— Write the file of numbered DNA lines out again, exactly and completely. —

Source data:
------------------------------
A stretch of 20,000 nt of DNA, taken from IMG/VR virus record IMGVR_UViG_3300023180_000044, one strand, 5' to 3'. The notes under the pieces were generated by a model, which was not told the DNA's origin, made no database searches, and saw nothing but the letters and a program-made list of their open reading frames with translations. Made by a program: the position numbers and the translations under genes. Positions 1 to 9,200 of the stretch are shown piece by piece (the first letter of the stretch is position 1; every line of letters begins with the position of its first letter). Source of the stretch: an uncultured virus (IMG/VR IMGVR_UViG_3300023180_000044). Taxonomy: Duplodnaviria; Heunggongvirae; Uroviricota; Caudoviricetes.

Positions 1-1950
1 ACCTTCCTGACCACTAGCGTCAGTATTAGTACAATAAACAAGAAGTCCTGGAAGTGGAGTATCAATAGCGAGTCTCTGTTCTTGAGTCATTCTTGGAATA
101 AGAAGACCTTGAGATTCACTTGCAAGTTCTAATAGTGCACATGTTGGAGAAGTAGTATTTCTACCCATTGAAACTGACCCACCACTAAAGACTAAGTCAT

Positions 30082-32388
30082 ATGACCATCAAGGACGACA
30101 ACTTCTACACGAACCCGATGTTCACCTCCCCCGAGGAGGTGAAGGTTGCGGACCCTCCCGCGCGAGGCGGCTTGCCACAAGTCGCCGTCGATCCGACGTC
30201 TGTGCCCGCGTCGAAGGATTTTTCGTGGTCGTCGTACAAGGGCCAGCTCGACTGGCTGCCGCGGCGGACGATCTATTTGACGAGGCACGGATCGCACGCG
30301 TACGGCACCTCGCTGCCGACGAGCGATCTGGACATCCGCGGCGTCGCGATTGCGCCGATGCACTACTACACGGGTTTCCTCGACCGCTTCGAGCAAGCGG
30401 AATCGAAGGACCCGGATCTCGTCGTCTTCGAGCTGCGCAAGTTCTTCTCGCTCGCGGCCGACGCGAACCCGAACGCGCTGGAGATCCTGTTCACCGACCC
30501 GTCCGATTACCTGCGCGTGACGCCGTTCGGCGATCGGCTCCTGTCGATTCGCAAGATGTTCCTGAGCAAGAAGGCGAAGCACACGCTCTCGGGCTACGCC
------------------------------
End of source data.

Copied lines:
A stretch of 20,000 nt of DNA, taken from IMG/VR virus record IMGVR_UViG_3300023180_000044, one strand, 5' to 3'. The notes under the pieces were generated by a model, which was not told the DNA's origin, made no database searches, and saw nothing but the letters and a program-made list of their open reading frames with translations. Made by a program: the position numbers and the translations under genes. Positions 1 to 9,200 of the stretch are shown piece by piece (the first letter of the stretch is position 1; every line of letters begins with the position of its first letter). Source of the stretch: an uncultured virus (IMG/VR IMGVR_UViG_3300023180_000044). Taxonomy: Duplodnaviria; Heunggongvirae; Uroviricota; Caudoviricetes.

Positions 1-1950
1 ACCTTCCTGACCACTAGCGTCAGTATTAGTACAATAAACAAGAAGTCCTGGAAGTGGAGTATCAATAGCGAGTCTCTGTTCTTGAGTCATTCTTGGAATA
101 AGAAGACCTTGAGATTCACTTGCAAGTTCTAATAGTGCACATGTTGGAGAAGTAGTATTTCTACCCATTGAAACTGACCCACCACTAAAGACTAAGTCAT

Positions 30082-32388
30082 ATGACCATCAAGGACGACA
30101 ACTTCTACACGAACCCGATGTTCACCTCCCCCGAGGAGGTGAAGGTTGCGGACCCTCCCGCGCGAGGCGGCTTGCCACAAGTCGCCGTCGATCCGACGTC
30201 TGTGCCCGCGTCGAAGGATTTTTCGTGGTCGTCGTACAAGGGCCAGCTCGACTGGCTGCCGCGGCGGACGATCTATTTGACGAGGCACGGATCGCACGCG
30301 TACGGCACCTCGCTGCCGACGAGCGATCTGGACATCCGCGGCGTCGCGATTGCGCCGATGCACTACTACACGGGTTTCCTCGACCGCTTCGAGCAAGCGG
30401 AATCGAAGGACCCGGATCTCGTCGTCTTCGAGCTGCGCAAGTTCTTCTCGCTCGCGGCCGACGCGAACCCGAACGCGCTGGAGATCCTGTTCACCGACCC
30501 GTCCGATTACCTGCGCGTGACGCCGTTCGGCGATCGGCTCCTGTCGATTCGCAAGATGTTCCTGAGCAAGAAGGCGAAGCACACGCTCTCGGGCTACGCC